The ruling appears to end a 17-month battle over Sheinbein, although U.S. officials said they were still meeting with Israeli officials over whether the decision could be reviewed.

    Sheinbein's lawyer, former Israeli justice minister David Libai, has argued that his client fought extradition because he feared he would be treated abusively in American prisons. He renewed that argument after Sheinbein's co-defendant, Aaron Needle, 18, hanged himself with a bed sheet in his Montgomery County Detention Center cell in April, just before his trial was to begin.

    Irit Kaan, the Israeli government attorney who has argued for Sheinbein's extradition, said: "It's not like you run to Israel and you run away from justice. The suspect will be tried for murder – a very, very serious charge. He is not getting up and walking away." She said a senior prosecutor in Tel Aviv already has been assigned Sheinbein's case. No trial date has been set.

    Many questions remained yesterday about exactly how the case against Sheinbein will be handled in Israel. There are neither grand juries nor juries in Israel. Murder trials are decided by a three-judge panel, and all proceedings are in Hebrew. As in the extradition proceedings, Maryland prosecutors will have no formal role.

    Officials said the Israeli government will pay to transport witnesses from the United States, although witnesses – and there could be dozens – cannot be compelled to make the trip. It also was unclear whether Israel can enforce an immunity deal that Maryland prosecutors reached with Sheinbein's brother, Robert, and require him to testify in Israel.

    The maximum sentence for first-degree murder in Israel is life in prison. But such sentences are usually commuted by the president to a 25-year sentence. However, Gansler said that because Sheinbein was a juvenile when he allegedly killed Tello, the maximum sentence would be 20 years. There is no minimum sentence.

    If Sheinbein were tried and convicted in Maryland, he could have faced a maximum of life without parole. He could not receive a death sentence because he was 17 when Tello was killed.

    There were also questions of whether Sheinbein will seek to plead not criminally responsible for his acts, and how long a trial might last. The three-judge panels often hear one witness one day and then wait several weeks to hear more witnesses, Gansler and experts in Israeli law said.

    Before the court's announcement yesterday, Sheinbein, wearing a black leather jacket and black pants, sat trance-like as cameras flashed a foot from his unblinking eyes. When the chief justice announced the decision, Sheinbein's mother, Victoria, bit her bright red lips and lifted a wadded blue tissue, ready to catch her tears.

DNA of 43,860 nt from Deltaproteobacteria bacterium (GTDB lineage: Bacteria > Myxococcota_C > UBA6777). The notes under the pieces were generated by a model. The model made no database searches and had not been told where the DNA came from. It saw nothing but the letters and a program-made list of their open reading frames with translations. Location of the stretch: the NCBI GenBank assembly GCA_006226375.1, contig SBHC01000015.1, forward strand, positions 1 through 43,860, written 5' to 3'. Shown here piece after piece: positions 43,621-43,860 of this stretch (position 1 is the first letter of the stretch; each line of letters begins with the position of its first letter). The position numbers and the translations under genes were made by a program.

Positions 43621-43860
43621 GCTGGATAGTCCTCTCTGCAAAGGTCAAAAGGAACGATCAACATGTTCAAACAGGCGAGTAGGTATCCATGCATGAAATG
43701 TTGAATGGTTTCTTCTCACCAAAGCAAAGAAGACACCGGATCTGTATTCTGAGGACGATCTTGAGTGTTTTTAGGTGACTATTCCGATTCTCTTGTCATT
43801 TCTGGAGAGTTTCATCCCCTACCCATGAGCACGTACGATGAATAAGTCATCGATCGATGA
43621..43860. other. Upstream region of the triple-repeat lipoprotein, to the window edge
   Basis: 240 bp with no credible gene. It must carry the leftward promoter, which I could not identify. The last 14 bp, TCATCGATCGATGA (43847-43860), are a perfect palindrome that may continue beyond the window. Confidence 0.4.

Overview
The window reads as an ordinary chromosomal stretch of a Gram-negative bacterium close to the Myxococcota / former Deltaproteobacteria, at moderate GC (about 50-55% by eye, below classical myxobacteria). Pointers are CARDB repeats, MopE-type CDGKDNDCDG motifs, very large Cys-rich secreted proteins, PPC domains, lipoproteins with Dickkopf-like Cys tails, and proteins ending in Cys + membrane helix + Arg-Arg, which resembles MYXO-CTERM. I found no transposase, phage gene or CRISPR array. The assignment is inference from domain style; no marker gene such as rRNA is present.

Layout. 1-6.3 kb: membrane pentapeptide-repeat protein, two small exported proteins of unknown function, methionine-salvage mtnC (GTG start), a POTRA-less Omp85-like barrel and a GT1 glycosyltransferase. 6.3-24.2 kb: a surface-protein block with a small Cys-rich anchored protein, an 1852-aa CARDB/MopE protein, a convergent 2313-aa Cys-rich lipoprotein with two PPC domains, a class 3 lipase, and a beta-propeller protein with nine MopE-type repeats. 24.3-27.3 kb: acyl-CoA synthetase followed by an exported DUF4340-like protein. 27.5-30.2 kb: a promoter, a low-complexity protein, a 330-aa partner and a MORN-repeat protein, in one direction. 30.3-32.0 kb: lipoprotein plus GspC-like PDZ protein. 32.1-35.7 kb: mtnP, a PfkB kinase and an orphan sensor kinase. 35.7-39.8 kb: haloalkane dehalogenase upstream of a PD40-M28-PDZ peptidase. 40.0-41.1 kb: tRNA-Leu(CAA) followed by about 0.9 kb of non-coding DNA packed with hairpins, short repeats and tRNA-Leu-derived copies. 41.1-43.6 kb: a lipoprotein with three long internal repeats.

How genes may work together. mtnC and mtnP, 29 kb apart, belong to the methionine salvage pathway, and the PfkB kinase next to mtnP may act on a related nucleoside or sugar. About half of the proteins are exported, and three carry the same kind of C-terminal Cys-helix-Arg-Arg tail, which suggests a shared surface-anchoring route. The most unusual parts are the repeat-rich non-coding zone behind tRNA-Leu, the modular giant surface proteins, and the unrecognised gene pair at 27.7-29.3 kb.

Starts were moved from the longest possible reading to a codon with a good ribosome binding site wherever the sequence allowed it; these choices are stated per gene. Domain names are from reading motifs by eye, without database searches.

Sheinbein, who did not understand the judge's Hebrew, looked across the courtroom to his father, Sol, watching his face for a silent translation. Sol smiled, Sheinbein nodded tentatively, and his father replied with a vigorous nod. A grin creeped up the right side of the defendant's face. Victoria put away her tissue.

    Sol Sheinbein's brief statement outside the courtroom was made in Hebrew: "I thank the High Court of Justice for the decision and I thank my attorney. I hope there will be a fair trial in Israel and he will do his punishment in Israel."

    Victoria and Robert, her other son, strode ahead of Sol down the marble hall.

    Standing a few feet away, Libai, Sheinbein's lawyer, said, "Our Supreme Court once again proved that it is independent and did not yield to political pressure from the United States." He added, however, that the Israeli extradition law is flawed and should be amended.

    "There is a contradiction between our law and our commitment to the United States," Libai said.

    All five justices agreed that ideally, Sheinbein should be returned to the United States; the problem was whether Israeli law allowed it. Orr's majority opinion adopted a straightforward approach to citizenship.

    Mindful of the international politics involved in the case, Orr wrote that the district court's ruling "was born primarily out of the fear that Israel's refusal to extradite would lead to undesirable consequences."

    Legally, Orr wrote, his hands were tied. It is up to the Israeli legislature, and not the courts, to change the law, he stated.

    The ruling was the kind of decision that kept Israeli officials active all day, shifting and ducking blame. While the judges placed the responsibility on parliament, the prime minister's office referred critics to the Supreme Court.

    Prime Minister Binyamin Netanyahu said at a news conference: "Israel, as you know, is a lawful country, and in a lawful country the law is interpreted by the supreme court and we are committed to respecting its decision. I am sure the United States, which is also a lawful country, understands this."

    One Israeli government official said, "It's the kind of legalistic entanglement that a country like the United States should understand – a country where O.J. Simpson is released could understand a miscarriage of justice."

    Special correspondent Laura Blumenfeld reported from Jerusalem; Katherine Shaver reported from Montgomery County; and staff writers Spencer S. Hsu and Thomas W. Lippman contributed to this report.

    © Copyright 1999 The Washington Post Company